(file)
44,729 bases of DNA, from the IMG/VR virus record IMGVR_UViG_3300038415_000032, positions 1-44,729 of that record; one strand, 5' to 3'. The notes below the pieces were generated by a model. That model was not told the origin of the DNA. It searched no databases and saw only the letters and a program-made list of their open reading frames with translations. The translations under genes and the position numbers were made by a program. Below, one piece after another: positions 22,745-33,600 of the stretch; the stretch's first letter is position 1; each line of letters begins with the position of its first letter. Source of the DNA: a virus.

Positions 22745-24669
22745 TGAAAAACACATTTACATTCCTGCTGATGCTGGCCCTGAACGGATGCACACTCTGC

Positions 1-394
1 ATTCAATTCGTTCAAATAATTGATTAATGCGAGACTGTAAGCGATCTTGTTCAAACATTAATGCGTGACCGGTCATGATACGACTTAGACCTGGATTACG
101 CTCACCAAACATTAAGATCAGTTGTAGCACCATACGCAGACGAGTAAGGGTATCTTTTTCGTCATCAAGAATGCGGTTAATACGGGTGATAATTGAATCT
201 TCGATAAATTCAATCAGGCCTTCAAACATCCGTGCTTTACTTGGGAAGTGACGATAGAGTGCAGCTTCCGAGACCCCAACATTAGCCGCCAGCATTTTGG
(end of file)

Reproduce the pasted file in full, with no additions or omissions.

44,729 bases of DNA, from the IMG/VR virus record IMGVR_UViG_3300038415_000032, positions 1-44,729 of that record; one strand, 5' to 3'. The notes below the pieces were generated by a model. That model was not told the origin of the DNA. It searched no databases and saw only the letters and a program-made list of their open reading frames with translations. The translations under genes and the position numbers were made by a program. Below, one piece after another: positions 22,745-33,600 of the stretch; the stretch's first letter is position 1; each line of letters begins with the position of its first letter. Source of the DNA: a virus.

Positions 22745-24669
22745 TGAAAAACACATTTACATTCCTGCTGATGCTGGCCCTGAACGGATGCACACTCTGC

Positions 1-394
1 ATTCAATTCGTTCAAATAATTGATTAATGCGAGACTGTAAGCGATCTTGTTCAAACATTAATGCGTGACCGGTCATGATACGACTTAGACCTGGATTACG
101 CTCACCAAACATTAAGATCAGTTGTAGCACCATACGCAGACGAGTAAGGGTATCTTTTTCGTCATCAAGAATGCGGTTAATACGGGTGATAATTGAATCT
201 TCGATAAATTCAATCAGGCCTTCAAACATCCGTGCTTTACTTGGGAAGTGACGATAGAGTGCAGCTTCCGAGACCCCAACATTAGCCGCCAGCATTTTGG